December 13 2013 Latest news:
Thursday, August 16, 2012
Henry Layte owns an independent book shop in Norwich’s city centre which has received praise from across the globe for its authentic atmosphere and perfectly picked books.
The Book Hive, on London Street, opened in October 2009 after Mr Layte, 35, returned to his home county after working in the theatre industry in London.
The building, which was unoccupied for years, is split into three levels and stocks hand-picked titles from fiction, poetry, art and design, children’s literature and cookery.
With each title carefully chosen and an avoidance of best-sellers, the store has a charm and authenticity about it which chain bookstores and online outlets lack.
Mr Layte, who now lives at Colby, near Cromer, went to school in north Norfolk and after graduating from Hull’s renowned drama department he went to London, living with his girlfriend Sian Davies, 32, for 10 years.
With his theatre background, jobs on Mr Layte’s CV range from working part-time at the National Theatre to doing long stints at the Edinburgh Fringe Festival.
But it was when Mr Layte’s mother died in 2009 that he took a look at how his future might play out.
And so he decided to return to Norwich and, with some inherited money from his late mother, decided to start up a book shop.
“I was in London and I thought to myself ‘something has got to change’. It felt like everything just seemed to happen at once that year.”
Mr Layte says that, in hindsight, taking on the Book Hive as a renovation and business project was perhaps a way of dealing with the death of his mother – keeping busy was almost a distraction.
And with the help of his brother, a builder and interior designer, the space was renovated into a cosy, welcoming and non-pretentious place, with chairs, coffee and cubby-holes to read in.
Mr Layte says: “Norwich is such a cultural city, with the UEA, the Arts School and the wonderful annual Norfolk and Norwich Festival, but I realised there were just no independent bookshops in such a great literary place.
“So my main aim with the shop was to make it a beautiful place to be, to browse and to read and buy books.
“It’s amazing still. Every day people come in and just can’t believe there are so many books they didn’t know about.”
And with one child Milo, 2, and another on the way, it has not been easy.
“Of course it has been hard. In the beginning I wrote to everyone I knew, from my London friends, to locals, telling them about the shop, as well as working closely with Bertram Books to slowly build a stock of hand-picked reads.” The top room on the third floor of the Book Hive HQ is Mr Layte’s favourite space, which hosts books on art.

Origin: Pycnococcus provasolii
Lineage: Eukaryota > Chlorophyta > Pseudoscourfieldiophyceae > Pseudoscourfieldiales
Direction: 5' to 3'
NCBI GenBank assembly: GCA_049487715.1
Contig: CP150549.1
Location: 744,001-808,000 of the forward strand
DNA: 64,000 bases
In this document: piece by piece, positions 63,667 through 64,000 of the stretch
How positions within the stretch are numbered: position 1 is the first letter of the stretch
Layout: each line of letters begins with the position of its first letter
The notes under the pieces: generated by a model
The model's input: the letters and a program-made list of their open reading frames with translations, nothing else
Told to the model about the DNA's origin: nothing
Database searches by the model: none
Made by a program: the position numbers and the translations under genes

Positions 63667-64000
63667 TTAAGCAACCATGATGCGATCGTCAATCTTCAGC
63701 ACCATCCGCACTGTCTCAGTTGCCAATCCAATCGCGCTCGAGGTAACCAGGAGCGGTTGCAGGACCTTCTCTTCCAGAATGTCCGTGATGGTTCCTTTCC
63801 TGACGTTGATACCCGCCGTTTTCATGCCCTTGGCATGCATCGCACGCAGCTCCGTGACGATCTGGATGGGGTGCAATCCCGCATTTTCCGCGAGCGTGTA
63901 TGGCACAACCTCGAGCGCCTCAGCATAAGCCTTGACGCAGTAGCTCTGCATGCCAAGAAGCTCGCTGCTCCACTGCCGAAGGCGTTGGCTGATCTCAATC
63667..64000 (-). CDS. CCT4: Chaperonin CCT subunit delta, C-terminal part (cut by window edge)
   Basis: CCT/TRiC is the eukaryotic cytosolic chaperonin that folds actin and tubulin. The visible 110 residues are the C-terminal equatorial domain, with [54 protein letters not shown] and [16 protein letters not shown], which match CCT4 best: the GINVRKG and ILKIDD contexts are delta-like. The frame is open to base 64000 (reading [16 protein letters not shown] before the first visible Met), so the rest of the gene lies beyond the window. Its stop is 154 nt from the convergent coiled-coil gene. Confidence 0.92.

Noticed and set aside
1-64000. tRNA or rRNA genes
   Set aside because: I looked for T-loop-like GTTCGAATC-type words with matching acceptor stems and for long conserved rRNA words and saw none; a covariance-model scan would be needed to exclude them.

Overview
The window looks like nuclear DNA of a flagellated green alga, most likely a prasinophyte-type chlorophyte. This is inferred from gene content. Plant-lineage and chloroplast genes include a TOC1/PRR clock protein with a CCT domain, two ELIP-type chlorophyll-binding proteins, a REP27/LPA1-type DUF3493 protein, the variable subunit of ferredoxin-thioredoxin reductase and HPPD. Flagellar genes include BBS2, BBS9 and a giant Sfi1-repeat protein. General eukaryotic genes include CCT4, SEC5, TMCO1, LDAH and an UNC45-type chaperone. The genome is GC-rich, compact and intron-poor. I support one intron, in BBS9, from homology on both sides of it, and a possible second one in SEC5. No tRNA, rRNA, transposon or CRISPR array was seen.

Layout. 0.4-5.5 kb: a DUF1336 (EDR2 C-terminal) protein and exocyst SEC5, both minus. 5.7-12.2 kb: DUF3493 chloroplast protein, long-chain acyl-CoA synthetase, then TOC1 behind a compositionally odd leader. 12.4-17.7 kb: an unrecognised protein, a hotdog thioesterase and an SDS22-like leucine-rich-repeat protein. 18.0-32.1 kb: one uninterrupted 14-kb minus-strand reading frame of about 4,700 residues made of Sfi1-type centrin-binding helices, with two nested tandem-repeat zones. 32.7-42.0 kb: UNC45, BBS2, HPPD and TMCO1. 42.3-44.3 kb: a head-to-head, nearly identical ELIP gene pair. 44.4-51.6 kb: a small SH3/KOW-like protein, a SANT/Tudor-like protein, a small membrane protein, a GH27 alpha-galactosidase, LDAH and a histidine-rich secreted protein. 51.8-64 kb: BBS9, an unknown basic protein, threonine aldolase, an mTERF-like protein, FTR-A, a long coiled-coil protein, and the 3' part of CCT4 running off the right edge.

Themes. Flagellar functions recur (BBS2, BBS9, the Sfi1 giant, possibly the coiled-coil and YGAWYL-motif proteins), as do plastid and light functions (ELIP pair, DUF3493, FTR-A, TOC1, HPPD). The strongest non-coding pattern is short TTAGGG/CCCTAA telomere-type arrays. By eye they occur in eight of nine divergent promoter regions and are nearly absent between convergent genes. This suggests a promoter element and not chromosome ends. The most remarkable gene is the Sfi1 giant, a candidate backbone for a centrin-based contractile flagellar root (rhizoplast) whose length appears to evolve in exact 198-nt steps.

Set at the top of two narrow staircases, the room is bright and overlooks vast areas of the city, as well as the cobbled streets of Norwich’s Lanes.
“There are such beautiful views up there which you don’t get from any other buildings. I like to go up for the quiet and the light, and often customers will explore the shop and think they are intruding, but of course its part of the shop, which adds to it’s charm.”
Now into its third year, the shop has won several awards including The Daily Telegraph’s Best Small Bookshop in Britain, regional finalist in The Bookseller Best Bookshop Award and first prize in the east in The Independent’s Top 50 Bookshops in the UK.
Tourists from overseas travel to Norwich to visit the shop, and Stephen Fry has praised it after visiting.
But for Mr Layte, the shop is a part of the wider, and thriving, cultural scene in Norwich, and in wider Norfolk. Again this year the Book Hive will be the offical bookshop at the Voewood Festival in Holt, a literary festival which transforms the historic house into a home to writers, artists and musicians, who are accommodated in its 14 bedrooms.
As well as that, Mr Layte has founded a Norwich-based publishing company, Galley Beggar Press, with journalist Sam Jordison and his wife, writer Eloise Millar.
But the move into literary retailing and publishing has prompted a considerable change in Mr Layte’s own diverse reading habits. “My background is theatre, so for years I would mostly read and work on plays and scripts,” he said. “Now, what I’m reading most is unpublished books by new writers, which is great, but I don’t get the chance to read much of what is coming out.
“I have never really done the classics, so I have bypassed the likes of Austin and Bronte.
“What I really like to read is beautiful children’s books. I’m quite a fetishist about them. I’m also a fanatical cookery book reader. I just like nice books, whatever they are. But when it comes to novels I think my taste is quite dark.
“I like a lot of contemporary American fiction and European writers but, having said that, the last novel I read was The Unlikely Pilgrimage of Harold Fry by Rachel Joyce, which is a really wonderful English story. It was sent to me by an agent months ago and is now long-listed for the Booker Prize.”